twinsters

Separated-at-birth "Twinsters" crowdfund their first encounter

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It's like the 1990s sitcom Sister, Sister but in real life.

On Feb. 21, 2013, Samantha Futerman, an up-and-coming actress living in Los Angeles, received a strange message on Facebook from a woman in France named Anaïs Bordier.

 

Bordier, a 25-year-old French fashion design student living in London, explained in her initial message that a friend of hers had seen a video that featured Futerman on YouTube and noticed a striking resemblance between the two. After some brief stalking on Google, Bordier found another video where Futerman talks about being adopted.

"I was wondering where you were born?" Bordier asked, noting that not only had she also been adopted but that they shared the same birthday.

"Let me know ... don't freak out ... Lots of love," she concluded.

Futerman didn't freak out. Quite the contrary.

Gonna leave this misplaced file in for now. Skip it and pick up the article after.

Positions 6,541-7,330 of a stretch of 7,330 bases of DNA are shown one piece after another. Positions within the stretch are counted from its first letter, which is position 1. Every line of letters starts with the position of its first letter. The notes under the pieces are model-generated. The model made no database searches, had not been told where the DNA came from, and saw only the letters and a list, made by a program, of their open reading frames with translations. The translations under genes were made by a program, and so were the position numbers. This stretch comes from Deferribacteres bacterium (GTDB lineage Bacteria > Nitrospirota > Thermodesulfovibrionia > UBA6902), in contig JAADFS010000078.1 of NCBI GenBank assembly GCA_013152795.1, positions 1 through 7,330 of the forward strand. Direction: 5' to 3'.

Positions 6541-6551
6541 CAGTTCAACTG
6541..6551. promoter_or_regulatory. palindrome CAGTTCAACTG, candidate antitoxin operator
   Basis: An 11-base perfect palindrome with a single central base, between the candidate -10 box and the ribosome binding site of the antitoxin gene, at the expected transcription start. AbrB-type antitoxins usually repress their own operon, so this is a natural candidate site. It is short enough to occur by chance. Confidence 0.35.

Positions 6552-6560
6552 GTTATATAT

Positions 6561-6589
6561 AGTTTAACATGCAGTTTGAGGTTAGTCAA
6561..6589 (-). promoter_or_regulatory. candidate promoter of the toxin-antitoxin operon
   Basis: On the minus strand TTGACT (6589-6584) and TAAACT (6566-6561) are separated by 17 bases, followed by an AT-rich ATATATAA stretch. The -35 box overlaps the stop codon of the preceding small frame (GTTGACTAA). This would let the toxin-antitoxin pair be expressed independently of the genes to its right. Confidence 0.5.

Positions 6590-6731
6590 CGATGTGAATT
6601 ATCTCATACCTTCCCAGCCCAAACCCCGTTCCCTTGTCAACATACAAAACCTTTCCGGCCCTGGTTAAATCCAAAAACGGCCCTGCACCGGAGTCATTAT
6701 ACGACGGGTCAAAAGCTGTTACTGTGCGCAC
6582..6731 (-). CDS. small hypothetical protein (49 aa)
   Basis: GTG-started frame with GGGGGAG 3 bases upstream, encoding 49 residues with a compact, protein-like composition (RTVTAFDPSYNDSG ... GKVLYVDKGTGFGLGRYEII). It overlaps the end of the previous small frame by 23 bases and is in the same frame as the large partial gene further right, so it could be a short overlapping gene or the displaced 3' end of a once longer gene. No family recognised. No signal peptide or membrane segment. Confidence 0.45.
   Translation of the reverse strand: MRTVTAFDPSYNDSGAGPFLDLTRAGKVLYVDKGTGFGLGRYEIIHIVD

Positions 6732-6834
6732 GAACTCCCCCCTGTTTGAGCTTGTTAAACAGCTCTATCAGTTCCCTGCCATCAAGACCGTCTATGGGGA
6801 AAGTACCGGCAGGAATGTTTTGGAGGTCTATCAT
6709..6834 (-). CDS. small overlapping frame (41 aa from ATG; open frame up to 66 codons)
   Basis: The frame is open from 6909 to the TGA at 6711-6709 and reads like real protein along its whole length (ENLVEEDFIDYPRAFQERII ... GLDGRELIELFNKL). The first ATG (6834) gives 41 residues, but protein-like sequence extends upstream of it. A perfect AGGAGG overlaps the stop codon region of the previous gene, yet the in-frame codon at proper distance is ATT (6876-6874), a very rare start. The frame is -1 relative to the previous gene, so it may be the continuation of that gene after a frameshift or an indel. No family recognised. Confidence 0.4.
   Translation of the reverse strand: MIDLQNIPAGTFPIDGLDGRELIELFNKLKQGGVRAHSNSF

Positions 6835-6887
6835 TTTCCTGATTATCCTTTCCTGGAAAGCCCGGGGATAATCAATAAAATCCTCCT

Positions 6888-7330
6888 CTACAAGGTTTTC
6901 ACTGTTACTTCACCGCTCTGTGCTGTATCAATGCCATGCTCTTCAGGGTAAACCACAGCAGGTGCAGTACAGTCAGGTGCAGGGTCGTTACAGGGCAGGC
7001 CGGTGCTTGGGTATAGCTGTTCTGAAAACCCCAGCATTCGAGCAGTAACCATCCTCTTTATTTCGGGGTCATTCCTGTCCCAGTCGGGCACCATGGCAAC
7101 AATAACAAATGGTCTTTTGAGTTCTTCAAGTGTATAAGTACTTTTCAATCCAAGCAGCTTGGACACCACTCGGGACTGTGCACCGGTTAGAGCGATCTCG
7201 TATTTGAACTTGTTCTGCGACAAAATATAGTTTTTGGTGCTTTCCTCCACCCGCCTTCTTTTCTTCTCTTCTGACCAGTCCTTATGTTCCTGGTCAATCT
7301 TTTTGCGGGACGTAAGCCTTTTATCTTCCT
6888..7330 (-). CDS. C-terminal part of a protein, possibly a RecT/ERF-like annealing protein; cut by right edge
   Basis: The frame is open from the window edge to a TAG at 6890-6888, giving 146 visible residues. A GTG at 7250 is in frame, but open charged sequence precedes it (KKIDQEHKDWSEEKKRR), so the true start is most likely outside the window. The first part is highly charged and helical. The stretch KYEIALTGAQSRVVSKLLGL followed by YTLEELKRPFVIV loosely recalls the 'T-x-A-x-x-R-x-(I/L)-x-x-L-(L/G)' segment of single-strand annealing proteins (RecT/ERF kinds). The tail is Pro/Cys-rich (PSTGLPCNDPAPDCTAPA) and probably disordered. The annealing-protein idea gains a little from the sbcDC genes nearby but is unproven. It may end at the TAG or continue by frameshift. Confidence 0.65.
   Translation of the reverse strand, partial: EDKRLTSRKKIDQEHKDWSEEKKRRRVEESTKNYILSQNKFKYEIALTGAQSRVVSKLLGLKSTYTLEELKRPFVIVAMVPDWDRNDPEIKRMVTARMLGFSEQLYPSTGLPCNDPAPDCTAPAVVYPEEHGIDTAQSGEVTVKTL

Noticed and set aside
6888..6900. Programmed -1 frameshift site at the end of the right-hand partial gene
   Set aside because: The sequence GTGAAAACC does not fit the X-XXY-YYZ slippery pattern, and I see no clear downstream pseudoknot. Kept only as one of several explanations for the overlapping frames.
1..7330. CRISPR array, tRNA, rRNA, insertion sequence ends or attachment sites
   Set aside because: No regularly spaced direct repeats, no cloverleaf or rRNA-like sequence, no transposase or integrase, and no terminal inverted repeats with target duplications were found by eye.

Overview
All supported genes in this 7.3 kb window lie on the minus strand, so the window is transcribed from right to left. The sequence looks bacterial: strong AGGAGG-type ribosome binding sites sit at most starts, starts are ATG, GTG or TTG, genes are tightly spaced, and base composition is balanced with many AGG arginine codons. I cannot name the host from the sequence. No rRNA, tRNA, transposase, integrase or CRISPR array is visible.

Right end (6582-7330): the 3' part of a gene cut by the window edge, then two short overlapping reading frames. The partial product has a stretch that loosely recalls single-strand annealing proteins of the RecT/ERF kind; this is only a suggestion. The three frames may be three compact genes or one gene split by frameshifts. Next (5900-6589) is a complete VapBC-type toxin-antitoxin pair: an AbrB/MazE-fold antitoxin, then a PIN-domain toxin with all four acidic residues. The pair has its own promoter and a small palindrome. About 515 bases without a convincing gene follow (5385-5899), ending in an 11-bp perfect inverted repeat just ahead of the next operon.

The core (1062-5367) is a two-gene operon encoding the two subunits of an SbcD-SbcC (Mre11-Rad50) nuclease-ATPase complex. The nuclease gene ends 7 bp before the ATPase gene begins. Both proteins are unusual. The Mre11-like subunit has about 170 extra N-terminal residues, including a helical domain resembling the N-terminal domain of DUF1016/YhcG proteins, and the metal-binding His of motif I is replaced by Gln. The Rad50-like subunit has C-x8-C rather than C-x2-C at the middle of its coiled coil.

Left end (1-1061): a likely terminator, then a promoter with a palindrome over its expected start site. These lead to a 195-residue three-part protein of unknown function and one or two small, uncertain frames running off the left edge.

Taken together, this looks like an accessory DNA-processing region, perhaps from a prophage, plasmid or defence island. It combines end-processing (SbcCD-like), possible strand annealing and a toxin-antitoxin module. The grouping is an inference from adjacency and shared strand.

"[I] knew I was about to embark on a journey that no one else had ventured before," she said. "Through just a few brief-yet-super-effing-loaded, Facebook induced, interactions, I was positive that this girl was in fact my biological twin sister."

Now that the two have found each other, they're looking to make a documentary about themselves—including their soon-to-be first encounter—and have taken to Kickstarter to make it possible.

According to their project page, the film—cleverly titled Twinsters—will show the two potential siblings as they travel across the United States and Europe, and will feature a series of video diaries and Skype conversations. Most importantly, Twinsters will also be there when the two take a DNA test to see whether they're actually related.

Thanks to media exposure—they were featured on Good Morning America's website and YouTube's official Twitter account tweeted a link to their pitch video—Futerman and Bordier have already surpassed their initial goal of $30,000, raising $37,091 from 938 backers as of this posting.

Futerman and Bordier join a lengthy list of long-lost family members who have reunited thanks to the Internet. In 2013 alone, two siblings who had been separated by more than 65 years were brought together by an 8-year old, war-torn sisters found each other using Facebook, and a daughter tracked down her father on the same social network.

Photo via Samantha Futerman/YouTube